Upset Minded - By Lenny Shulman

So what do we make of the beginning of the second half of the 2017 race season, where in the space of one week we’ve seen the defeats of Arrogate, Always Dreaming, Cloud Computing, Irish War Cry, and Timeline with nary a battle offered?

These named, are, after all and respectively, the highest ranked horse in the world, the Kentucky Derby Presented by Yum! Brands (G1) winner, the Preakness Stakes (G1) winner, the Belmont Stakes Presented by NYRABets (G1) runner-up by a nostril, and a previously undefeated up-and-comer. Not all of this carnage can be blamed on Saratoga, where favorites traditionally fare as well as an ice cream cone in the summer sun. To paraphrase three bearded guys from Texas, short-priced horses lately have been bad, and nationwide.

In this very space back in early March, we opined that “It’s clear that this is one of those years where the crop of sophomores is just going to take turns beating up on one another.”

Unfortunately, the final Derby preps, Triple Crown series, and now the first batch of summer stakes have done absolutely nothing to prove us wrong. We can certainly point to the delicate dance performed by trainers in bringing horses such as Always Dreaming and Cloud Computing back after two-month breaks into races that are not their ultimate goals. But make no mistake—they’re not looking to get their headline horses beat; they’re just trying to win with something left in the tank. Yet when the two top trainers on the East Coast fail in striking that balance as completely as Todd Pletcher and Chad Brown did with their classic winners, it calls into question once again the quality of this collection of 3-year-olds. Pletcher and Brown didn’t all of a sudden forget how to train.

There was Always Dreaming, left alone on the Jim Dandy Stakes Presented by NYRA Bets (G2) lead and clicking off :24.13, :48.53, 1:13.27, and 1:38.23, with Cloud Computing in attendance, and neither able to fire late; beaten convincingly by Good Samaritan, a horse trying dirt for the first time; another who has just a maiden win next to his name; and all out to stave off a second maiden winner (Pavel, who split the two classic winners at the wire).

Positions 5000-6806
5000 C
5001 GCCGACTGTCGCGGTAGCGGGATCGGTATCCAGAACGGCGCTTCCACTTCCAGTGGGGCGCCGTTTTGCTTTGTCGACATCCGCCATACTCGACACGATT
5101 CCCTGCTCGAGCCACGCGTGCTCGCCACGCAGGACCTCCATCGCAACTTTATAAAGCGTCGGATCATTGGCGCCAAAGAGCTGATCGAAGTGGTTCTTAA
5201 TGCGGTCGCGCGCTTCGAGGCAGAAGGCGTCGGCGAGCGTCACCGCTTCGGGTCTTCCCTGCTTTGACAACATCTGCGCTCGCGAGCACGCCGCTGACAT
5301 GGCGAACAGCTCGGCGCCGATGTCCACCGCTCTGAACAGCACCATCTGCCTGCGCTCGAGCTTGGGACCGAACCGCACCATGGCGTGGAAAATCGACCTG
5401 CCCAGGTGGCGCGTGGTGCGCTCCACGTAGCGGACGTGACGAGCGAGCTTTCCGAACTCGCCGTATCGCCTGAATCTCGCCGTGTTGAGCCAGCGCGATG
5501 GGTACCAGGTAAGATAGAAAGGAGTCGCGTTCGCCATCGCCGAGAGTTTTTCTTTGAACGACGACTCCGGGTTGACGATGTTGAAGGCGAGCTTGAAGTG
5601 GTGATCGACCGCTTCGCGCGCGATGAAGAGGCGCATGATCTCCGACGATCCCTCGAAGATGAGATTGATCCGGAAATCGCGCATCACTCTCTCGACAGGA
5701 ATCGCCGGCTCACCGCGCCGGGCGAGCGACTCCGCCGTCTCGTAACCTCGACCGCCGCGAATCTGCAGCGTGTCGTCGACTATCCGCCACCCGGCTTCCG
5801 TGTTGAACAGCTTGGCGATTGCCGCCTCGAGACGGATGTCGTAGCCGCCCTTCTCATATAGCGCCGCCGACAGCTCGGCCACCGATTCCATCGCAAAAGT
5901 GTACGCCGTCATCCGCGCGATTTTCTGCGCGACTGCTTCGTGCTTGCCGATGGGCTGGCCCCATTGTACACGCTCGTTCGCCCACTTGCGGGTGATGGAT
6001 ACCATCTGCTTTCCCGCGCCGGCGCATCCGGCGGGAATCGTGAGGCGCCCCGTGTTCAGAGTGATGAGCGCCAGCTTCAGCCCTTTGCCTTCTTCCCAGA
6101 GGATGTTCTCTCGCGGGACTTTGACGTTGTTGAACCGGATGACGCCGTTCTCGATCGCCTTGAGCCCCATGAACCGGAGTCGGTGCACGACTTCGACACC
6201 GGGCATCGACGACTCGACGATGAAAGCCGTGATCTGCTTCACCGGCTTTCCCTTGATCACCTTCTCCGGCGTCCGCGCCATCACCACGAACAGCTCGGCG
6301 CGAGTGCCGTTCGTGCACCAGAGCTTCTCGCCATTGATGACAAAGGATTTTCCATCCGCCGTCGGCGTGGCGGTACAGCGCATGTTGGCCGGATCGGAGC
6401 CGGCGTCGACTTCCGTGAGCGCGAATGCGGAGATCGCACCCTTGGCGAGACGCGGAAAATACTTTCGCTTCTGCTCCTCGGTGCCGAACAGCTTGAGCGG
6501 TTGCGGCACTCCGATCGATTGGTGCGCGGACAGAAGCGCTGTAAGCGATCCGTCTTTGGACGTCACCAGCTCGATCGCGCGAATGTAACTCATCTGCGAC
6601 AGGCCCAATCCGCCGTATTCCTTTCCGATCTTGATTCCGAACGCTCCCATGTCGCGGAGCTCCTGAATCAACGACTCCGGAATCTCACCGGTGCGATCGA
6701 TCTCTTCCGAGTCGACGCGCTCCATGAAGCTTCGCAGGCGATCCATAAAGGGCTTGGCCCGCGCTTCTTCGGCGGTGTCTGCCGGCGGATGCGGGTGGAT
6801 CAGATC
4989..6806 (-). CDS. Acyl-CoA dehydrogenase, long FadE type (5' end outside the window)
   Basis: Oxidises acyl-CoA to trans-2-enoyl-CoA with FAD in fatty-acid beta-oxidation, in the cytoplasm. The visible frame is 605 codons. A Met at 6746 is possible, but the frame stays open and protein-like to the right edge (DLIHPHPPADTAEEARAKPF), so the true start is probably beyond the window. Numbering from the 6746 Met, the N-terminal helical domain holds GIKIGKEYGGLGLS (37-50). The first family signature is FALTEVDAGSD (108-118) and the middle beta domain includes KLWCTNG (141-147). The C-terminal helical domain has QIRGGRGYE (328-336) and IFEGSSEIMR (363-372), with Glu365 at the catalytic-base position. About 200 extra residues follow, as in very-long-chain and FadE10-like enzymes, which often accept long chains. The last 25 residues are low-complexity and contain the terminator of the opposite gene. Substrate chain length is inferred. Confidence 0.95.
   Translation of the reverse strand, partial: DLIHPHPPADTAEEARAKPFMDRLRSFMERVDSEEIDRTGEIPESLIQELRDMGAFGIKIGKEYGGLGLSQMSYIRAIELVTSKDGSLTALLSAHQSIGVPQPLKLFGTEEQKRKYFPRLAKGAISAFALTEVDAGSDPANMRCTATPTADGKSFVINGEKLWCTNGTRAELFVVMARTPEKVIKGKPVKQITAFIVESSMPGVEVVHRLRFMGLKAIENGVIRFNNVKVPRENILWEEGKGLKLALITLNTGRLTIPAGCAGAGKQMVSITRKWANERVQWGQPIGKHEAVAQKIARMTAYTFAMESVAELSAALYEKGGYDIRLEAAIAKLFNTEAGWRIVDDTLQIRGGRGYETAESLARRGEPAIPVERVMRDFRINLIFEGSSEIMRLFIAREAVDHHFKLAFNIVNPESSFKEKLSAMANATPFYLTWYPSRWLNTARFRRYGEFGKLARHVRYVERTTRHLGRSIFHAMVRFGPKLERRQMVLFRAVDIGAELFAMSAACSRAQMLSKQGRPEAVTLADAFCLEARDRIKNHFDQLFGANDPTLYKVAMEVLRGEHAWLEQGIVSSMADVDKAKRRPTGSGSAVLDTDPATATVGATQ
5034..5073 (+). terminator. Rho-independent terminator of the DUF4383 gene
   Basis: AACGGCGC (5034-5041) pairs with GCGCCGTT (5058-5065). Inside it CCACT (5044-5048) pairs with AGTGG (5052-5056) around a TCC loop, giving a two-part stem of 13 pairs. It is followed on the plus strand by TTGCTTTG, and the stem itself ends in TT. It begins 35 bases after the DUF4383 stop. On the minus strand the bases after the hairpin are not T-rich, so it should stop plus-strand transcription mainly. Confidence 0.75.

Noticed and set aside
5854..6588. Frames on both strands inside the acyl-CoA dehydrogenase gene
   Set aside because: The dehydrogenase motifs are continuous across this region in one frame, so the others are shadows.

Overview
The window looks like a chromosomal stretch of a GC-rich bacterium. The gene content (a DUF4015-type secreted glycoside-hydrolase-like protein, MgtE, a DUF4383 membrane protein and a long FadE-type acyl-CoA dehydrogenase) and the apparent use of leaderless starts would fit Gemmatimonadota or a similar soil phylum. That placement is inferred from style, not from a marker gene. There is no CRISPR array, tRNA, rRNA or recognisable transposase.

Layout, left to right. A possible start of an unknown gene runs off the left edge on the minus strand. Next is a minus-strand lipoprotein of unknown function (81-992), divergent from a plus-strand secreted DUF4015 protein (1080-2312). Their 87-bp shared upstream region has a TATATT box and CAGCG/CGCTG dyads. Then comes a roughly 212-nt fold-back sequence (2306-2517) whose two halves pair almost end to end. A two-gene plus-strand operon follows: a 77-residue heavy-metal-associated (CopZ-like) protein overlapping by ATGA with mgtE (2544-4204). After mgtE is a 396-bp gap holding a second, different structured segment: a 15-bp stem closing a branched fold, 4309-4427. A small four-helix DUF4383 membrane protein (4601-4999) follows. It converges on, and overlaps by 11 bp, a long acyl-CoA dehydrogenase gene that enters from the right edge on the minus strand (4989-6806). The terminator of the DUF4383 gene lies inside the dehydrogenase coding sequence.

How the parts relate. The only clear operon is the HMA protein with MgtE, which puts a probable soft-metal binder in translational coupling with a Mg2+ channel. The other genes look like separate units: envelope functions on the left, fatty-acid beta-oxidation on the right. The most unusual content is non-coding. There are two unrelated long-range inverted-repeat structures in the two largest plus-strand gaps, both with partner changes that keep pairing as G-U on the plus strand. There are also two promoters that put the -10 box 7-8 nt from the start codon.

If we were hoping that the following afternoon’s Haskell Invitational Stakes (G1) would clarify the 3-year-old picture, well, it doesn’t cost anything to hope. Lightly raced but talented Timeline, the 9-5 favorite, found tight quarters and perhaps his inexperience hampered him. Local choice Irish War Cry, the pride of New Jersey, tracked a moderate pace over what is a famously glib surface but gave way in crunch time. Girvin, the scourge of Fair Grounds earlier this year, won the Haskell as the second-longest shot in the field of seven. McCraken, obviously talented but not huge on winning, got pipped on the wire, and third-place Practical Joke, who was once thought to have distance limitations, is proving to be one of the more solid 3-year-olds of the season.

Anyone want to bet against Irap and West Coast filling out the Travers (G1) exacta Aug. 26?

As for 4-year-old Arrogate’s desultory performance in the TVG San Diego Handicap (G2), he too was coming off a long freshening of some four months and is being pointed toward bigger game down the road, but that alone does not excuse his refusal to accelerate against Accelerate. His was a shockingly poor effort after four brilliant outings going back to last year’s Travers. This time it was Bob Baffert—arguably the greatest trainer of this era—getting fooled. We hope this was a case of
Arrogate simply having a bad day.

In this age of immediacy and instant gratification, added to the reality that our stars of today don’t run nearly as often as their ancestors, perhaps we lean too heavily on each performance. One good race gets us giddy; four seem like a lifetime’s body of work.

Pass the  Dramamine. It looks like it’s going to be a bumpy ride to the wire.  

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